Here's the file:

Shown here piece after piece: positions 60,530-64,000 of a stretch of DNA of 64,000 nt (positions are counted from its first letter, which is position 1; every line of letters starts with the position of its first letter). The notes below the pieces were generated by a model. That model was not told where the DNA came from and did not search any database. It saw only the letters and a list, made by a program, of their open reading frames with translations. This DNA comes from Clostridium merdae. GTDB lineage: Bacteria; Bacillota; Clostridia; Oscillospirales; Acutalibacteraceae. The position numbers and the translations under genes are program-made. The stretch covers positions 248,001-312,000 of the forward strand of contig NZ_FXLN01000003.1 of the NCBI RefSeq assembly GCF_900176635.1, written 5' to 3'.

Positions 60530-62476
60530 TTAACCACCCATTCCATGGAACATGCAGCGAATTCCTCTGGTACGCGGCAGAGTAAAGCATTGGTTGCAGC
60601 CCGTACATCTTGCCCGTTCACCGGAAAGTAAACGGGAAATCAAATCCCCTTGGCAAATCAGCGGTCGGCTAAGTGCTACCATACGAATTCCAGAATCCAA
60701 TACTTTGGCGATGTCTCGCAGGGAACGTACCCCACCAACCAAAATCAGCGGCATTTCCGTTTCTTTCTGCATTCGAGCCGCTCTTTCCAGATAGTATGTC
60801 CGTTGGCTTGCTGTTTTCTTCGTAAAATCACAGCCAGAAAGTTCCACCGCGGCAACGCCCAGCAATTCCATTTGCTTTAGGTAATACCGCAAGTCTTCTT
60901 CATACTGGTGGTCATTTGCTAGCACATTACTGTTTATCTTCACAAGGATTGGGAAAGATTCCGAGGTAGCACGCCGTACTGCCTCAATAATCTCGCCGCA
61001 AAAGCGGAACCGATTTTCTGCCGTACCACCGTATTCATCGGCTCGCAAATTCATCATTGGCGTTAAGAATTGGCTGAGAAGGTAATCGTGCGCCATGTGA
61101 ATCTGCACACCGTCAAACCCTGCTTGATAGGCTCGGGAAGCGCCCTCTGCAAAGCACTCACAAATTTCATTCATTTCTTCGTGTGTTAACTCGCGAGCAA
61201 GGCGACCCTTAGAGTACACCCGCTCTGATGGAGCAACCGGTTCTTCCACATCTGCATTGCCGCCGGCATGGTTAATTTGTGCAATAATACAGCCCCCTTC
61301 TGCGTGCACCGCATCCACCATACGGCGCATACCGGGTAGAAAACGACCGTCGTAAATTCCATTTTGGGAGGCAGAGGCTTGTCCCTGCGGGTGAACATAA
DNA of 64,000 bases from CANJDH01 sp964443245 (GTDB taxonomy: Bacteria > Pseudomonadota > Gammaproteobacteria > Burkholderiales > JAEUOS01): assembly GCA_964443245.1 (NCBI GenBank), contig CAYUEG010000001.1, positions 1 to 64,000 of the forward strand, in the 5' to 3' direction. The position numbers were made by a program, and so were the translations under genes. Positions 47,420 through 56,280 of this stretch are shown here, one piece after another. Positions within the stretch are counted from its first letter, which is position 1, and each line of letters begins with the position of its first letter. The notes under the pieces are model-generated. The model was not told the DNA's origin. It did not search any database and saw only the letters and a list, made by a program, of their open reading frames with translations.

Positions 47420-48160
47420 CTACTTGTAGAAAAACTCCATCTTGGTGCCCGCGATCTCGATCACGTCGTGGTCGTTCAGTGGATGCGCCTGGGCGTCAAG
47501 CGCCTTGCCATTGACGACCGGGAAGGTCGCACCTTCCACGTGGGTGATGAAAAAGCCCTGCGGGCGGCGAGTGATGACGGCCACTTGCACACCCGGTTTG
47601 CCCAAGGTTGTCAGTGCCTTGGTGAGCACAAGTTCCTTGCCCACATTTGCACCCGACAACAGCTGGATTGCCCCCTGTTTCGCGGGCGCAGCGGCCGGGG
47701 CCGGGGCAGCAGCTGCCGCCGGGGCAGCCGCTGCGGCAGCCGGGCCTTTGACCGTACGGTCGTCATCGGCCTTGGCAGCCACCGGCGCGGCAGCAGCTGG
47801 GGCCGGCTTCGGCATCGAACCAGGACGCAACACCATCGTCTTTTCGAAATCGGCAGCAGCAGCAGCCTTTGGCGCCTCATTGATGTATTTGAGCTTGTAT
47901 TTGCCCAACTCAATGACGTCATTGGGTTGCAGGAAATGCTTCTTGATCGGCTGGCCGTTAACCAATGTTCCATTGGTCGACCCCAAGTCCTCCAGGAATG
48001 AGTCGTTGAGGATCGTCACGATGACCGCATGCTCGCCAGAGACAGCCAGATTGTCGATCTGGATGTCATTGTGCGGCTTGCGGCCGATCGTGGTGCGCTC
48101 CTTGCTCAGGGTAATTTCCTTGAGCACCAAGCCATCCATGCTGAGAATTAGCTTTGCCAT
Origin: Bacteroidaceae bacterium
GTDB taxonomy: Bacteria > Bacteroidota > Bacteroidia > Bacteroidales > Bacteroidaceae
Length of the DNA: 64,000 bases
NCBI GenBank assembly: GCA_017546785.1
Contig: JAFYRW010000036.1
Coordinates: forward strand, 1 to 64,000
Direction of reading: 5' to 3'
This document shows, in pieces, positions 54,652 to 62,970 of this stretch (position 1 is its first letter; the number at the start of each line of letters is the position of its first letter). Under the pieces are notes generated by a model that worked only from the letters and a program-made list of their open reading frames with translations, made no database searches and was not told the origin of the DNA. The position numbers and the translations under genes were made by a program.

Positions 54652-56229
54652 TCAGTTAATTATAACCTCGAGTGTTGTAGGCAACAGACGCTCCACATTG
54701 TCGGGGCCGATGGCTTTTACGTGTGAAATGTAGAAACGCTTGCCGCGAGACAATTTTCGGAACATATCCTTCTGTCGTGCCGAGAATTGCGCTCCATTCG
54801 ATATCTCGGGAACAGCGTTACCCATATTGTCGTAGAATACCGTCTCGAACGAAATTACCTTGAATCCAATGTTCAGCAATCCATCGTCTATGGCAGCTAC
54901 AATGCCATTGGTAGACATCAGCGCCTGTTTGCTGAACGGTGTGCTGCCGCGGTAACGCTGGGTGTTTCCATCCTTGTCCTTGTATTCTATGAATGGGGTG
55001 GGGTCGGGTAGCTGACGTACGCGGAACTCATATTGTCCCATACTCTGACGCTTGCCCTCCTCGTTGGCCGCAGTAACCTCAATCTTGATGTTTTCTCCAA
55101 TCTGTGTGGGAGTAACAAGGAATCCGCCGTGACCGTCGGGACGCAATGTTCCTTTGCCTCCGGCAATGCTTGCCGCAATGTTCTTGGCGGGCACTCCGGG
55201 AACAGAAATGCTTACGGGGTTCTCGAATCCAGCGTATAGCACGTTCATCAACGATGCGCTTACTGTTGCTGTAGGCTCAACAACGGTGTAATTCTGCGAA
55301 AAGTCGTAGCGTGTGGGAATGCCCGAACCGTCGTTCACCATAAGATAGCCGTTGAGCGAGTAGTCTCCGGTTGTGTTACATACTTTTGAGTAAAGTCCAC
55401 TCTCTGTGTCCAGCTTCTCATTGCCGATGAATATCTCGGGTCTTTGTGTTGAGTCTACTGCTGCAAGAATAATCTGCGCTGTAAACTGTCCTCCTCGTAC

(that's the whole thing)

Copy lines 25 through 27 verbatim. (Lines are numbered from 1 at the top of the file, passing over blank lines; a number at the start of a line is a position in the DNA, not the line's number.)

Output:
NCBI GenBank assembly: GCA_017546785.1
Contig: JAFYRW010000036.1
Coordinates: forward strand, 1 to 64,000